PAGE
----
Forest Canopy Cover and Height from MISR in Topographically Complex Southwestern US Landscapes Assessed with High Quality Reference Data
This study addresses the retrieval of spatially contiguous canopy cover and height estimates in southwestern US forests via inversion of a geometric-optical (GO) model against surface bidirectional reflectance factor (BRF) estimates from the Multi-angle Imaging SpectroRadiometer (MISR). Model inversion can provide such maps if good estimates of the background bidirectional reflectance distribution function (BRDF) are available. The study area is in the Sierra National Forest in the Sierra Nevada of California. Tree number density, mean crown radius, and fractional cover reference estimates were obtained via analysis of QuickBird 0.6 m spatial resolution panchromatic imagery using the CANopy Analysis with Panchromatic Imagery (CANAPI) algorithm, while RH50, RH75 and RH100 (50%, 75%, and 100% energy return) height data were obtained from the NASA Laser Vegetation Imaging Sensor (LVIS), a full waveform light detection and ranging (lidar) instrument. These canopy parameters were used to drive a modified version of the simple GO model (SGM), accurately reproducing patterns of MISR 672 nm band surface reflectance (mean RMSE = 0.011, mean R 2 = 0.82, N = 1048). Cover and height maps were obtained through model inversion against MISR 672 nm reflectance estimates on a 250 m grid. The free parameters were tree number density and mean crown radius. RMSE values with respect to reference data for the cover and height retrievals were 0.05 and 6.65 m, respectively, with R 2 of 0.54 and 0.49. MISR can thus provide maps of forest cover and height in areas of topographic variation although refinements are required to improve retrieval precision.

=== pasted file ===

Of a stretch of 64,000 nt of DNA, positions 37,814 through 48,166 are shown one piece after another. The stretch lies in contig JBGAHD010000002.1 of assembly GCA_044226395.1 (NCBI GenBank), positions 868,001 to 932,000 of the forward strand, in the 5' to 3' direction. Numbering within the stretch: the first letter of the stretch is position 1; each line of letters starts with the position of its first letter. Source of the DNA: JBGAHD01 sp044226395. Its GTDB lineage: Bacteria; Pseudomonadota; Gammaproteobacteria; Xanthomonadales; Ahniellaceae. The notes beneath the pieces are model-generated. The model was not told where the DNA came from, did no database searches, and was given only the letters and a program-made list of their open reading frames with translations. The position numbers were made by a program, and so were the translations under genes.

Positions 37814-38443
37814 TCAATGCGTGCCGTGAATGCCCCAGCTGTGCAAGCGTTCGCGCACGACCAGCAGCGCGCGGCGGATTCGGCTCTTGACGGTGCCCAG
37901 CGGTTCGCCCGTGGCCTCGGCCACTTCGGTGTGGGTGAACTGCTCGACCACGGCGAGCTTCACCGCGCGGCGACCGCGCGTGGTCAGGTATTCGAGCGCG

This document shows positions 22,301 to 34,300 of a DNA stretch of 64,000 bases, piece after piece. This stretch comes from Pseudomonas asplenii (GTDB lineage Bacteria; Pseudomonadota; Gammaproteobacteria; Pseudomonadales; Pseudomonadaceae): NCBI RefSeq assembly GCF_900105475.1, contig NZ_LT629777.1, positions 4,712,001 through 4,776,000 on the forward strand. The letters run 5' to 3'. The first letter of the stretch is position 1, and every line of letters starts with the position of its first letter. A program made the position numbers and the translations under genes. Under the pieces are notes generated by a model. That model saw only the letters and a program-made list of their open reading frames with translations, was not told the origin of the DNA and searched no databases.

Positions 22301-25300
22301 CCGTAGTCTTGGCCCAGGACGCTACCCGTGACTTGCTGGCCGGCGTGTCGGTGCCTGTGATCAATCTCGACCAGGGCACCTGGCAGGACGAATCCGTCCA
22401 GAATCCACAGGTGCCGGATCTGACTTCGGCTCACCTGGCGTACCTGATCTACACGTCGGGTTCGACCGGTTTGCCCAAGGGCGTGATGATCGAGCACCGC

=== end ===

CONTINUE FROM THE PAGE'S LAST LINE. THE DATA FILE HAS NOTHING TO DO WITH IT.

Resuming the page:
MSU Digital Commons Citation
Chopping, Mark; North, Malcolm; Chen, Jiquan; Schaaf, Crystal B.; Blair, J. Bryan; Martonchik, John V.; and Bull, Michael A., "Forest Canopy Cover and Height from MISR in Topographically Complex Southwestern US Landscapes Assessed with High Quality Reference Data" (2012). Department of Earth and Environmental Studies Faculty Scholarship and Creative Works. 303.